Andrea: “Okay. Is there anything else I can help you with?”

Now, let’s pause to review the “facts” I received here. At first I thought there were only two:

  1. There is no outage
  2. My pattern of blinking lights suggests a fault with the modem

But later I realized Andrea had buried a third one in there as well, and it was waiting to bite me.

The next day my modem still wasn’t working, so I called up again. Tech support told me:

  1. There is an outage
  2. My pattern of blinking lights suggests a network fault
  3. It will be fixed by 1pm

This was a relief, because I didn’t want to shell out for a new modem. It was also reasonably satisfying to confirm my suspicion that Andrea had no frickin’ idea what she was talking about.

Sure enough, internet access was mine again after 1pm—but only for a few hours. Then the modem started doing that blinking thing again. I couldn’t bring myself to call Telstra again, so I decided to re-try an earlier strategy: going to bed and hoping everything fixed itself overnight. Alas, this proved unsuccessful. In the morning I sucked it up and called Telstra again. Now tech support told me:

  1. There was an outage in my area yesterday, but that was fixed
  2. That pattern of blinking lights could mean anything
  3. A technician needs to come out to my house to see what the problem is

Then commenced a heated five minute argument about why a technician needed to come to my house. This came to a halt when I finally articulated a key assumption: “… so I don’t see why I should have to pay for a technician to confirm there’s a problem with your network.”

“Oh,” the tech said. “You don’t pay for a technician unless the problem is with your computer — like if it’s got a virus and that’s why you can’t connect. Otherwise there’s no charge.”

Thus, Andrea’s third and final piece of misinformation:

  1. If a technician comes out to see me, I get charged for it

The soonest a technician could visit was the next day. “I can book him in for between 7am and noon,” tech support said.

“Okay, sure, any time in there is fine. Say, 9am?”

“No, I mean, that’s the booking time: between 7 and 12. We book in five-hour windows.”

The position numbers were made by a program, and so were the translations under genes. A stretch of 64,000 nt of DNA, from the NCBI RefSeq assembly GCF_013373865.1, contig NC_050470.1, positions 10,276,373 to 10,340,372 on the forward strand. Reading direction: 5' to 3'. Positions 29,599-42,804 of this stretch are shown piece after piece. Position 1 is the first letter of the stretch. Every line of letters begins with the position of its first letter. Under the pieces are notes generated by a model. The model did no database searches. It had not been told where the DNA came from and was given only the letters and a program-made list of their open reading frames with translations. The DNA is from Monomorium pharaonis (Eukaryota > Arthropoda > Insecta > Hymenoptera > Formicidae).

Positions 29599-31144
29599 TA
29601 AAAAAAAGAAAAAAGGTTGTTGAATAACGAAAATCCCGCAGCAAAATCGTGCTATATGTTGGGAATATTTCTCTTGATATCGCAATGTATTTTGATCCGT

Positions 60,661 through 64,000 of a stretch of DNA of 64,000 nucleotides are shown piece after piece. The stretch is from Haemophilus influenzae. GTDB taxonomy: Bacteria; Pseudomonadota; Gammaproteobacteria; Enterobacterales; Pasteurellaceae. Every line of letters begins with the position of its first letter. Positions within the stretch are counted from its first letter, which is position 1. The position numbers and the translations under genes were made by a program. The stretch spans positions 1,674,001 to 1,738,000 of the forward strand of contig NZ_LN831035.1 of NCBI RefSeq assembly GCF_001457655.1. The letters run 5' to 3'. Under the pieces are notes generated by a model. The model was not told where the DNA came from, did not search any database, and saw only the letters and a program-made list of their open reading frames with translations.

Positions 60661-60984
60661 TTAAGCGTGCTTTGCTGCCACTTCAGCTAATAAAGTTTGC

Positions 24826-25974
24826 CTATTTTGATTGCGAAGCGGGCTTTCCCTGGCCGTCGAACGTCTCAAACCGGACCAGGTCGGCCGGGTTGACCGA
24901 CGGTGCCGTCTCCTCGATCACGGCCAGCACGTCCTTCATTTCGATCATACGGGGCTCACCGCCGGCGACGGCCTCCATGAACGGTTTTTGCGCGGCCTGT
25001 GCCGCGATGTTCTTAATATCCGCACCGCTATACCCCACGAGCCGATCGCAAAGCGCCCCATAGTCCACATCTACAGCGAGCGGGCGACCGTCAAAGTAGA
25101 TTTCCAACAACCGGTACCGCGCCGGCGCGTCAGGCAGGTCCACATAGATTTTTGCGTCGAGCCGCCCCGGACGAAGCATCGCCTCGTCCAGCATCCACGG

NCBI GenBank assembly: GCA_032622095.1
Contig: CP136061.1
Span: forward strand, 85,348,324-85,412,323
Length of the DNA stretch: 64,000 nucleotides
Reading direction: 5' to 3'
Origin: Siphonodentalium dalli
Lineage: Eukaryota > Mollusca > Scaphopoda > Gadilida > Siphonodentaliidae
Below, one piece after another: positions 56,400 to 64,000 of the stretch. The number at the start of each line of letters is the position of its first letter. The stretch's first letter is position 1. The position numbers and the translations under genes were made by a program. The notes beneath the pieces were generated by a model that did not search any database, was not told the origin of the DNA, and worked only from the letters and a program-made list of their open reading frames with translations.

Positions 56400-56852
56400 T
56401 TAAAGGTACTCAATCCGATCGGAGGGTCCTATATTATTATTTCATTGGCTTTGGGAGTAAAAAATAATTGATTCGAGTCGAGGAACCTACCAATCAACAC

Fortunately I don’t have a real job, so this didn’t require me arranging time off work. Instead I merely had to postpone showering in case that was when the guy knocked, and, of course, he finally dragged himself to my doorstop at 11:30am. He came upstairs, unplugged my modem, and plugged in an orange doohickey. It went KRRRRRSSSSSSSHHHHHH, like an old man blowing his nose. The technician repeated the process at the wall socket: same deal.

“Hmm,” he said, “When I drove up, I noticed a Telstra van on the corner, digging up the road. I wonder if they’ve disconnected the amplifier.”

He wandered out the front door. I heard these blokes shouting to each other. “Oi! Did you cut any optical cables there?” “What?” “I said did you—” And so on. After a few minutes, the technician wandered back. “Yeah, they’re doing some work. They reckon they’ll be finished in about twelve hours.” With that he packed up his orange doohickey and left.

This strikes me as an interesting, even innovative, business process. A traditionalist like myself might come up with something like this:

  1. When a Telstra bloke unplugs part of the network, he records that fact in the system.
  2. If a customer calls up with connection problems, tech support checks whether any Telstra blokes have unplugged things in that area.

Telstra, however, prefers:

  1. Telstra blokes arbitrarily unplug sections of network; wander off for hours or days.
  2. When customers call up unable to connect, tech support makes them check if their computer cables are plugged in.
  3. Technician is booked for some vague time period in the future, during which customer is required to stay at home and avoid going to the bathroom.
  4. Technician drives to customer’s house, checks modem, wanders streets looking for any Telstra blokes who might have unplugged things.

That must be why they’re Australia’s largest telecommunications company and I’m a chump trying to make a living out of writing novels. That and their koala expertise.